The sound problems were worked out for the second half, and it revealed nonetheless that although there is still considerable beauty and power in Te Kanawa's voice, it is no longer the silken miracle that it once was. The Mimi pieces drew the most applause, but it was the final selection that struck me the most, "Io sono l'umile ancella" from Adriana Lecouvreur, a statement about the mystery of singing (acting, performing) more moving than "Vissi d'arte." Its final two lines -- "My voice is but a sigh / That will die tomorrow" -- seemed particularly poignant at the end of this concert. The NSO came together and played with well-paced energy and impressive unity in the later orchestral selections, especially the overture to Auber's Fra Diavolo. The clarinet solos in the Coronation March from Meyerbeer's Le Prophète were a high point, as was the mousse-like meringue of the Dance of the Hours from Ponchielli's La Gioconda. The latter work was introduced by Emil de Cou, whose winning way with the microphone had the audience once again eating out of his hand.

My speculation for Te Kanawa's encores centered on Mozart. While that was not to be fulfilled, the first choice was, once again, a most pleasant surprise, Mariettas Lied ("Glück das mir verblieb") from Die tote Stadt for the Korngold year. She sang that aria at the Met Gala in 2006 for Joseph Volpe (the video is embedded below), and you can make a comparison of that performance with this video of Te Kanawa from earlier in her career. The second encore, dreaded by some and longed for by others, was "O mio babbino caro" from Puccini's Gianni Schicchi.

2 comments:

Anonymous said...

I guess this won't get published, but a difficulty I have is that Dame Kiri had arrived back in New Zealand after doing a duet with Popera Star Katherine Jenkins and was on her way to do a concert in which she was to share the stage with popera star Will Martin, when she took time out to attack a warbler of easy listening ballads who has performed about three arias in five years.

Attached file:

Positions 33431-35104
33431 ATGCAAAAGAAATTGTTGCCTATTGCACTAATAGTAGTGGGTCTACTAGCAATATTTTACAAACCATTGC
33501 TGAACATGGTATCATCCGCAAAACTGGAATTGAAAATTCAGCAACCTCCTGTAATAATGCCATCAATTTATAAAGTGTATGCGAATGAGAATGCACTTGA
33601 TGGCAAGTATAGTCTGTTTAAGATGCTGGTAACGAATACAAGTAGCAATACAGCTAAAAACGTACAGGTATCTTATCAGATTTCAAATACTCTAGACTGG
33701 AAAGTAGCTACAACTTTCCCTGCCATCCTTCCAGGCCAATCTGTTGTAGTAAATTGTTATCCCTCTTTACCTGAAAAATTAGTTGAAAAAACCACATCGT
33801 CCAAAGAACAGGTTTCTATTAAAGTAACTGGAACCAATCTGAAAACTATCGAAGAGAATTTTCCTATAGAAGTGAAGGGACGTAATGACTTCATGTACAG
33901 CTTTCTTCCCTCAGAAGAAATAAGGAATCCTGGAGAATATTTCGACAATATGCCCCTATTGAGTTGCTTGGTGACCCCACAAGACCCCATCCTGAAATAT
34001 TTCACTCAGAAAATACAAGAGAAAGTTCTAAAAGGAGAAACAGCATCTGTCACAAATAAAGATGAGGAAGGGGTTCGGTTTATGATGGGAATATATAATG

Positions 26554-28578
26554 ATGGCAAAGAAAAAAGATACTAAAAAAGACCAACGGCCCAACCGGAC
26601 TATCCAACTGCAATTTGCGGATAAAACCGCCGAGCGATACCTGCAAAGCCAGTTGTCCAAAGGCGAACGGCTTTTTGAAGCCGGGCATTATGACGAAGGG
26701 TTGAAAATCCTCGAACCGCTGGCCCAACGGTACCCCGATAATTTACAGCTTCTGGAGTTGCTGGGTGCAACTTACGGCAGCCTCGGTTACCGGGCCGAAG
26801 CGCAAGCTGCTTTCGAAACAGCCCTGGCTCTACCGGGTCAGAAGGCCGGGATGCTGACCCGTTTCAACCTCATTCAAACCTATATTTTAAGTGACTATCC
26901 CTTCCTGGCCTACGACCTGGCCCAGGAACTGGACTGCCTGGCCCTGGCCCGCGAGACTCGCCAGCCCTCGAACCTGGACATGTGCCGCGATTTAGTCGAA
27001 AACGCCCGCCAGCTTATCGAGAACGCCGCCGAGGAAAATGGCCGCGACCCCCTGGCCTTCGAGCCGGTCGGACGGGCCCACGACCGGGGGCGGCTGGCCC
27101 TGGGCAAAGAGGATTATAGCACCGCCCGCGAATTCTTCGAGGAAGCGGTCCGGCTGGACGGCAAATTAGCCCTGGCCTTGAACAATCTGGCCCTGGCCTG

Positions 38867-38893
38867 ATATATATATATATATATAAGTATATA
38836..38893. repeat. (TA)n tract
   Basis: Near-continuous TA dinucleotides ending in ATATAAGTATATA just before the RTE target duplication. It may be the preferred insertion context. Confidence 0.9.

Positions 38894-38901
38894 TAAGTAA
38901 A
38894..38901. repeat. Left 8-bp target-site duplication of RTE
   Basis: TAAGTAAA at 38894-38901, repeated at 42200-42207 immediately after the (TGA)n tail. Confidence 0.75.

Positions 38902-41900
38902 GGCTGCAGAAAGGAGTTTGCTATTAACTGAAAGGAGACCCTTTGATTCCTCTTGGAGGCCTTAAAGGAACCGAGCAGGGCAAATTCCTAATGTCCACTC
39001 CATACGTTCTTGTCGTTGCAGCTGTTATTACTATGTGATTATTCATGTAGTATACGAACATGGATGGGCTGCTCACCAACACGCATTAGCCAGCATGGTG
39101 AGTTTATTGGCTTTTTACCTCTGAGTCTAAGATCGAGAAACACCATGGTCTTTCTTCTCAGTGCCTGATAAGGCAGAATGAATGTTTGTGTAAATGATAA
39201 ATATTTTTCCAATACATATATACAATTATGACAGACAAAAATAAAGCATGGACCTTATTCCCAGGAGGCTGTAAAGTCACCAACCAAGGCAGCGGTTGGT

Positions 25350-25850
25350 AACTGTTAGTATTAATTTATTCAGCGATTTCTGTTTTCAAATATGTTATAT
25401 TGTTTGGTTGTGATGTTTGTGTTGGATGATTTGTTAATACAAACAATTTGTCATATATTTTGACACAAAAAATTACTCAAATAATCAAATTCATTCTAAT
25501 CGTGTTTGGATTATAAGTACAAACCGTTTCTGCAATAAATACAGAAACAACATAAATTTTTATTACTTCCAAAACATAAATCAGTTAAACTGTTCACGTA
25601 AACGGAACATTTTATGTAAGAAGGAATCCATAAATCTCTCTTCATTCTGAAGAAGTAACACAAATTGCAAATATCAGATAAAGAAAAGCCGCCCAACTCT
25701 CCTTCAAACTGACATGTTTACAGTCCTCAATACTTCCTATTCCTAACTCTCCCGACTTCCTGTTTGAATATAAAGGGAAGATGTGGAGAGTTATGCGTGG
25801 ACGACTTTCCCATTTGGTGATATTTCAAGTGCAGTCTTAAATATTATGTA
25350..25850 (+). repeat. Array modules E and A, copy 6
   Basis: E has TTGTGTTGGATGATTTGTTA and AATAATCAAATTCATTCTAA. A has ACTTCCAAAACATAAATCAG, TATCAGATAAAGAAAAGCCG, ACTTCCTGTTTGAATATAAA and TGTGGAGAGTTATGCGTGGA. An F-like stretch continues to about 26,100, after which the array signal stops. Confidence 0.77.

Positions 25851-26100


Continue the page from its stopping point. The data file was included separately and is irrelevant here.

Hayley Westenra's repetoire contains less core classical material than Nana Mouskouri's and she has never affected an operatic style in the manner of Charlotte Church or other singers in the "popera", as it's called, genre. She's a warbler of middle-of-the road ballads who has done a little - a very little - crossover.

And this is not the first time that Dame Kiri has attacked her in public, and Dame Kiri has avoided meeting her, and when the did meet by accident she stuck her nose in the air and walked off very ungracefully.

What is it about Miss Westenra that she so dislikes? The theft of her "signature tune" Pokarekare Ana? Or does she resent the fame and attention someone who isn't a friend of Prince Charles's like her is getting?

She does seem to have a bee in her bonnet about her.

Anonymous said...

She LISTENS to Hayley, so she doesn't dislike her. She simply says they live in two separate worlds. It's like comparing apples to oranges. She's also worried about the young ones singing without much real training. After more than 40 years of recording she still checks with a singing teacher. I was at both of the above mentioned performances LIVE and there is very little real difference in Kiri's voice in the most important ways. The years have been kind to her in many ways and that is what she hopes for these younger singers. There were encores at Wolftrap that were from Carlos Guastavino. I was having to tell people what the pieces were. I have music by both ladies and like both. They ARE in different worlds, each is great in her own way.